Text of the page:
Tuesday, May 20, 2008

ClueLes Moonves and Nielsen Ratings



Can you say ClueLes? This man is the head of CBS? Quincy Smith sees more people switching to the Internet yet CBS cancels Jericho which had so many people watching online? I think ClueLes Moonves let his wounded ego get in the way of Jericho making him tons of money online.


"CBS's CEO Leslie Moonves told reporters on a conference call that acquiring access to CNet's large online audience in order to distribute media content from CBS was "a large part" of CBS' motivation in going after the San Francisco-based online company.

"Our idea is to have our content wherever, whenever you can get it, and adding CNet just makes that happen faster," Moonves said.

Moonves said he saw opportunities for distributing CBS news, music and other content on CNet's online outlets, and also for tapping CNet's significant online advertising sales operation to boost over ad growth for the media company.

CBS's chief of interactive business Quincy Smith has been moving aggressively to find new online outlets for its entertainment programming as more people shift their media consumption from traditional outlets like TV and radio to the Internet."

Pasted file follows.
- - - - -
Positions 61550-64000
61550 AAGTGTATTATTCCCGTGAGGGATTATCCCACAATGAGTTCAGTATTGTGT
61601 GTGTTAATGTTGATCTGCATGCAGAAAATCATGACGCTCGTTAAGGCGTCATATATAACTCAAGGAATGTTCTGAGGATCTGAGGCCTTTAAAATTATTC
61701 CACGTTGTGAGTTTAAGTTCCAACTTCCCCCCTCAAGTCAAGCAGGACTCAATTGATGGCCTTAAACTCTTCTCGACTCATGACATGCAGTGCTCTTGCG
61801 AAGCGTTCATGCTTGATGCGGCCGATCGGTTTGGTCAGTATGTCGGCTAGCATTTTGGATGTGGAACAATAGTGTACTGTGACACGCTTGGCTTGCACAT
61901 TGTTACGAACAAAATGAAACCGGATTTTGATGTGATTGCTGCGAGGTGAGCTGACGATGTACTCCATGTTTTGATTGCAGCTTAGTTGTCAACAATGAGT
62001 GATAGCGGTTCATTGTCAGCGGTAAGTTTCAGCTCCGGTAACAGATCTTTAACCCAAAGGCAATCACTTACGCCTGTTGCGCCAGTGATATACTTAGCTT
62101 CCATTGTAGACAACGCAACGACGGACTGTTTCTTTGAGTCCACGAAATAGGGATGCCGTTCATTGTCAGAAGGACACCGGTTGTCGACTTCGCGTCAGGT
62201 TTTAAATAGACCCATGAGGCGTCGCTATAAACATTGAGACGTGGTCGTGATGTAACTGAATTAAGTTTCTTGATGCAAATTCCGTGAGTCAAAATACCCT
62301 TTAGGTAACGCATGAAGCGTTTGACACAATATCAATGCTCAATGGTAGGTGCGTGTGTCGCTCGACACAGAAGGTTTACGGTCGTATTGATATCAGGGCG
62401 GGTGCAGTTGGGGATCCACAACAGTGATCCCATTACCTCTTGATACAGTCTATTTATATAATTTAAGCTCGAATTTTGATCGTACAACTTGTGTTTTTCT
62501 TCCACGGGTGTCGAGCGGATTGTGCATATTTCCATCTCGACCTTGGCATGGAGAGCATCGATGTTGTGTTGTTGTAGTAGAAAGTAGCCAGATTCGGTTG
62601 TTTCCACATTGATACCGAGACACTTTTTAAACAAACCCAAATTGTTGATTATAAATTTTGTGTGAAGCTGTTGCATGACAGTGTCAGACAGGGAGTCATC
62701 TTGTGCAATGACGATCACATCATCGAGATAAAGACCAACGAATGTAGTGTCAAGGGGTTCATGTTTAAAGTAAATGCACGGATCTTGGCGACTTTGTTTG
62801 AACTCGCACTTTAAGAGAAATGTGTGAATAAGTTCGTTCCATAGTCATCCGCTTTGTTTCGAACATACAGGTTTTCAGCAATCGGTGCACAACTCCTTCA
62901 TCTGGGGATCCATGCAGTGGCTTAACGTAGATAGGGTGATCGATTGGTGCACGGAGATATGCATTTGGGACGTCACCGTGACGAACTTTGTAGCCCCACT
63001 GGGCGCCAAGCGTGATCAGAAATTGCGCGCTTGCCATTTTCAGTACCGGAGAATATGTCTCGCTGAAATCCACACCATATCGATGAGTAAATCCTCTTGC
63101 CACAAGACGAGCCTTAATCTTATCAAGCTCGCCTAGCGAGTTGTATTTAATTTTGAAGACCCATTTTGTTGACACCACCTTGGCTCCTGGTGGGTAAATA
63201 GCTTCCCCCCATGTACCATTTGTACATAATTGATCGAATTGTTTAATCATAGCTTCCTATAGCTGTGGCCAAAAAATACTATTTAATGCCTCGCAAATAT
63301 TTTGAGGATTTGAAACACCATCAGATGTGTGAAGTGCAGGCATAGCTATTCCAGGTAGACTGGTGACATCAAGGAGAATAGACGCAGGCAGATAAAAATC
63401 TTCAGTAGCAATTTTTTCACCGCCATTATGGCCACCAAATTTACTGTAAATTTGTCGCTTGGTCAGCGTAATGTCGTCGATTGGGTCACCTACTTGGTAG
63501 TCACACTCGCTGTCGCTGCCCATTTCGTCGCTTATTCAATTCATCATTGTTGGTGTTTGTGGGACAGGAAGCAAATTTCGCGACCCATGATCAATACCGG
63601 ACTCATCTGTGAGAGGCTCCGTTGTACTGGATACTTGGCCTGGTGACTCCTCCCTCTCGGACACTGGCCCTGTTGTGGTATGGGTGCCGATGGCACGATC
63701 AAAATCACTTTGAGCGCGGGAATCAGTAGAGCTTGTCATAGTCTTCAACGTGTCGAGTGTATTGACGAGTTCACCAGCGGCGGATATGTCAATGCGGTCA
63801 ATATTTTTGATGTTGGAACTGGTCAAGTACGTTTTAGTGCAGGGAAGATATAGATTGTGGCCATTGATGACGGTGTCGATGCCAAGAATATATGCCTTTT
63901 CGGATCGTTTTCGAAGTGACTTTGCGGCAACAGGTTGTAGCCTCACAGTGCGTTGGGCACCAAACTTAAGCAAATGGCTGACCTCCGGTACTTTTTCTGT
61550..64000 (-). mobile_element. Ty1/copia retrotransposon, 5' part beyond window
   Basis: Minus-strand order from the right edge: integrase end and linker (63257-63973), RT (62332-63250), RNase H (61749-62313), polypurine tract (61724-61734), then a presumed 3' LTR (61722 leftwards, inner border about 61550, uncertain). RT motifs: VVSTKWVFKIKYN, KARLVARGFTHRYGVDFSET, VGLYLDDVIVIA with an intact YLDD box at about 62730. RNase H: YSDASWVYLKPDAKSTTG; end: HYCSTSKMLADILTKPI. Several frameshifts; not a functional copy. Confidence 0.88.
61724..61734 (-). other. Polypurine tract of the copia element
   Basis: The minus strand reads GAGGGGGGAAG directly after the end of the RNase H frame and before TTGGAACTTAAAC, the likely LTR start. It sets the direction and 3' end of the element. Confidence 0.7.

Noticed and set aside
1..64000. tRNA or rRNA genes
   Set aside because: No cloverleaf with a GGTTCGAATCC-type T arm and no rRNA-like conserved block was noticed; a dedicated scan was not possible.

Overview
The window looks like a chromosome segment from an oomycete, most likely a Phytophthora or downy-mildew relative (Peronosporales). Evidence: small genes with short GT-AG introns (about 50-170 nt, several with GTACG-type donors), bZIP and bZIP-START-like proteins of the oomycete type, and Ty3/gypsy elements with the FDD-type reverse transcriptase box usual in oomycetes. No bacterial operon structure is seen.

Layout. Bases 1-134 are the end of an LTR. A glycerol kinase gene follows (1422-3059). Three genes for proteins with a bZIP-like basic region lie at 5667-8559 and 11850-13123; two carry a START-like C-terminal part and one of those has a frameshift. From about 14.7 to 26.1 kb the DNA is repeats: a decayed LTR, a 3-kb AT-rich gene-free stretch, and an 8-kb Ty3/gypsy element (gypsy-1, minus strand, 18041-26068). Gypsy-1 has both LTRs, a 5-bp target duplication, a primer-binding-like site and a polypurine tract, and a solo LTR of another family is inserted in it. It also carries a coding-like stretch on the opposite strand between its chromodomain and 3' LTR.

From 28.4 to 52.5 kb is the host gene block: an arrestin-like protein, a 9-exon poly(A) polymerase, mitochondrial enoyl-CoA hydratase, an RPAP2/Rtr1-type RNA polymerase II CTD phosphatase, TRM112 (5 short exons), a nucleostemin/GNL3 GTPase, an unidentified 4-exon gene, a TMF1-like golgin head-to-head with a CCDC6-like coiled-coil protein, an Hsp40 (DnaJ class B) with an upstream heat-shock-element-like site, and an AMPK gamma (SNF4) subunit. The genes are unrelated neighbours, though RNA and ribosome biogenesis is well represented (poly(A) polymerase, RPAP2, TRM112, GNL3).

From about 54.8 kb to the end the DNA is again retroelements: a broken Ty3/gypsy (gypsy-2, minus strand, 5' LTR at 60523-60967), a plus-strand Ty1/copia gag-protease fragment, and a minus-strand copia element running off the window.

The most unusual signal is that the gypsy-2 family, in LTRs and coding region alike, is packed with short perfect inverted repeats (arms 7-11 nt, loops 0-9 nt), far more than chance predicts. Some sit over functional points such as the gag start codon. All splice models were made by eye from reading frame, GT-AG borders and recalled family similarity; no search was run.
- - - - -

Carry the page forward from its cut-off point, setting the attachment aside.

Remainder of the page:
"Practically everyone has heard the terms 'TV ratings' or 'Nielsen ratings', but very few people, even in the entertainment industry really understand how these ratings work.

Many people think of Nielsen as a public service, but this is far from the truth. Nielsen provides data only to those who pay for it. Nielsen's clients are, for the most part, television networks and the companies who advertise on those networks.

Nielsen has been under fire recently, being blamed for the cancellation of some television shows that have very faithful, if not huge audiences. Most notable are is the recently canceled CBS show Jericho. This show was canceled after its first season, but a well-organized effort, which saw tens of thousands of pounds of peanuts sent to the network execs at CBS resulted in the show being picked up for a second season, only to be canceled yet again due to Nielsen numbers which would look great to the vast majority of networks, but which CBS felt simply weren't good enough."

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